THE PRIVATEER by Gordon Daviot

THE PRIVATEER

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KIRKUS REVIEW

The late author of Richard of and under the pseudonym- Josephine Tey- of a number of first rate mysteries, tells, in the form of a novel, of the privateering days of Henry Morgan. It starts when Henry, a Welshman sold into bondage in Barbados, is given his freedom and immediately joins fortunes with a motley group of men to engineer their capture of a Spanish ship. From there on Henry's career, an amazingly daring, dangerous and successful one, is followed as he captures other Spaniards, retakes Santa Catalina from the Spanish, is victorious over the impregnable Porto Bello- (even Drake failed here)- Maracaibo, and finally Panama City- after a long and harrowing march through the jungle across the isthmus. Besides all of this almost fantastic adventure- all true, there is a slight love story as Henry woos and marries his independent cousin. But nevertheless, the telling is so placid, the unpleasantness so subdued, the characters so sketchily drawn, that the story here is more bland than bold. Gordon Daviot obviously wanted to redeem, once and for all, the reputation of her hero- and this she has done. That she has made ideal rental library material out of what might have been something more is disappointing.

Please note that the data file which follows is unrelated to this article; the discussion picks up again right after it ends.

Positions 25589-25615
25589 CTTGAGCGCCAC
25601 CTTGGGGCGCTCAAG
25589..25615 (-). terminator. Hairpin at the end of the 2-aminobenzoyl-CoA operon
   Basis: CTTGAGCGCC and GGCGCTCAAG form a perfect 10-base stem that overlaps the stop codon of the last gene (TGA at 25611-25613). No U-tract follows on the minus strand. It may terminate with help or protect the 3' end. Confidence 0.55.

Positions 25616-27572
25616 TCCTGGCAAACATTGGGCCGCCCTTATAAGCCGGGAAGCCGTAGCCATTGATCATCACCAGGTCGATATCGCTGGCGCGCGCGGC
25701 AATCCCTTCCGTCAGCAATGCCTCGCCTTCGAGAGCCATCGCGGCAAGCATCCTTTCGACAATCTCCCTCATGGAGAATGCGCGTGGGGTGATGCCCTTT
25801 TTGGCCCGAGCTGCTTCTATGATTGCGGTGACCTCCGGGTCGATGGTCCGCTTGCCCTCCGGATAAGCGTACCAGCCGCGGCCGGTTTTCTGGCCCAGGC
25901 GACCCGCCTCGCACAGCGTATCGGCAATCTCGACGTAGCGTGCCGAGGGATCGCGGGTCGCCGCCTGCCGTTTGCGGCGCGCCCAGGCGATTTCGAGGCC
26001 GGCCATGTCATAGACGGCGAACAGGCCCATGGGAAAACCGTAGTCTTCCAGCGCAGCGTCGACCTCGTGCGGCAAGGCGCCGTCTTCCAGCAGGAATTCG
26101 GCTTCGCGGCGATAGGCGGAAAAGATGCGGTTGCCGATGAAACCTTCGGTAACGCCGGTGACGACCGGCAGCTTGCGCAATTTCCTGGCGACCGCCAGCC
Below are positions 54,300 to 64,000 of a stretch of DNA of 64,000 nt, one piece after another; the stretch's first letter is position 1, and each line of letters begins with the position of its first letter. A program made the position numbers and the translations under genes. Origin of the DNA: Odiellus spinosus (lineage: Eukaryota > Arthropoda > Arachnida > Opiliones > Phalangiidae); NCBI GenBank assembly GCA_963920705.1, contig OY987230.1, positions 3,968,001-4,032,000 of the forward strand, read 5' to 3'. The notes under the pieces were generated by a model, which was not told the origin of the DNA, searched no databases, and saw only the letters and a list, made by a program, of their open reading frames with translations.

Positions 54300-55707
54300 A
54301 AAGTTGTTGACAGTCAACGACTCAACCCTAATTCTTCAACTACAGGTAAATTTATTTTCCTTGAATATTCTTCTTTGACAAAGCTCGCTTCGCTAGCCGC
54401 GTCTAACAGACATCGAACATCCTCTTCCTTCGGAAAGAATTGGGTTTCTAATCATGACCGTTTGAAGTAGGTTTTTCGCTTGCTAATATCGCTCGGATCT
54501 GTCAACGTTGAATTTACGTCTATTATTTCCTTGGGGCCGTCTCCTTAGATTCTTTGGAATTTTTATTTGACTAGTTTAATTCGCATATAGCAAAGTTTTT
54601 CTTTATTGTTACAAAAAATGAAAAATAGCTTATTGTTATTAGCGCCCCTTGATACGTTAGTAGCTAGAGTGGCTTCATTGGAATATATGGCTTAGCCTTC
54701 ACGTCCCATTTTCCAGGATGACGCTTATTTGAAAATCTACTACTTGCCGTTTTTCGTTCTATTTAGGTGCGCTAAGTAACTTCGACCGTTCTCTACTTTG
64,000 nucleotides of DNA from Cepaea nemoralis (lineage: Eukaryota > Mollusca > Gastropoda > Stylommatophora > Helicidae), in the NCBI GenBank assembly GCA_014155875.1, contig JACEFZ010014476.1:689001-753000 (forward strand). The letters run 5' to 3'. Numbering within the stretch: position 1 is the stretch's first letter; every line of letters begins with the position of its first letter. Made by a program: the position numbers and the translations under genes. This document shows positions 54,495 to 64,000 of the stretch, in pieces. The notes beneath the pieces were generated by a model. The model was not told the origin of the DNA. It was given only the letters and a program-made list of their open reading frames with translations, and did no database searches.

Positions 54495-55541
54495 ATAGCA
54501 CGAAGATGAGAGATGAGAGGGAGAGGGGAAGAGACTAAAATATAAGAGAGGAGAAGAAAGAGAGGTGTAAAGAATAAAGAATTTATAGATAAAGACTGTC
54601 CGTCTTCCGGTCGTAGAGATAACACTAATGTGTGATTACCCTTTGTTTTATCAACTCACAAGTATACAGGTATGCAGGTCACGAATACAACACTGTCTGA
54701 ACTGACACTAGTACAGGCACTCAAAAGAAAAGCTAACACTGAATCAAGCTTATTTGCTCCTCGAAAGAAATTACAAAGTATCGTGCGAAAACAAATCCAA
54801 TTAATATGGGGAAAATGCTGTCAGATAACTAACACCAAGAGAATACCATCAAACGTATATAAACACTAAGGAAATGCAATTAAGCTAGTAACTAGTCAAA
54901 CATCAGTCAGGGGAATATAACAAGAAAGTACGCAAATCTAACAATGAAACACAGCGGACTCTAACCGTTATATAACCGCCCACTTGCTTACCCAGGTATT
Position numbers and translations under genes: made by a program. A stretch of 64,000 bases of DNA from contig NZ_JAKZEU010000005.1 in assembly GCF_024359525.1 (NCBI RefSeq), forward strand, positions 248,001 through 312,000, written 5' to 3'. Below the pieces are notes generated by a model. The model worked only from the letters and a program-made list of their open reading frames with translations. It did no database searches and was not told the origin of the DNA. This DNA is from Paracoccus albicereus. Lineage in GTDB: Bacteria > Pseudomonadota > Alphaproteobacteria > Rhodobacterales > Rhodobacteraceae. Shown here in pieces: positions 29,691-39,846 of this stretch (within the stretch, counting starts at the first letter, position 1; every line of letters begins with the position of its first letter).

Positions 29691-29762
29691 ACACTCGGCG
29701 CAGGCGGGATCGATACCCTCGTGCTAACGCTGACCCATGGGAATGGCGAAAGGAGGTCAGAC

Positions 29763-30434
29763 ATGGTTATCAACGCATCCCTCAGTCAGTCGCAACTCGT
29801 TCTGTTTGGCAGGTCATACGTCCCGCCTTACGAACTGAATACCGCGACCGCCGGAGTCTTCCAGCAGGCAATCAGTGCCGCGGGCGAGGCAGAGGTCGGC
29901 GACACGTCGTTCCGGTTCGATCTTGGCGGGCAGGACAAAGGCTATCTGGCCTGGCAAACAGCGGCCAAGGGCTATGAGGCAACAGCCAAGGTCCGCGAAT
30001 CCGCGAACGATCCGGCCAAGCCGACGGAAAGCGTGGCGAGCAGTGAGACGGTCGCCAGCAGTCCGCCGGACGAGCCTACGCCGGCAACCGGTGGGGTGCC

Pub Date: Aug. 19th, 1952
Publisher: Macmillan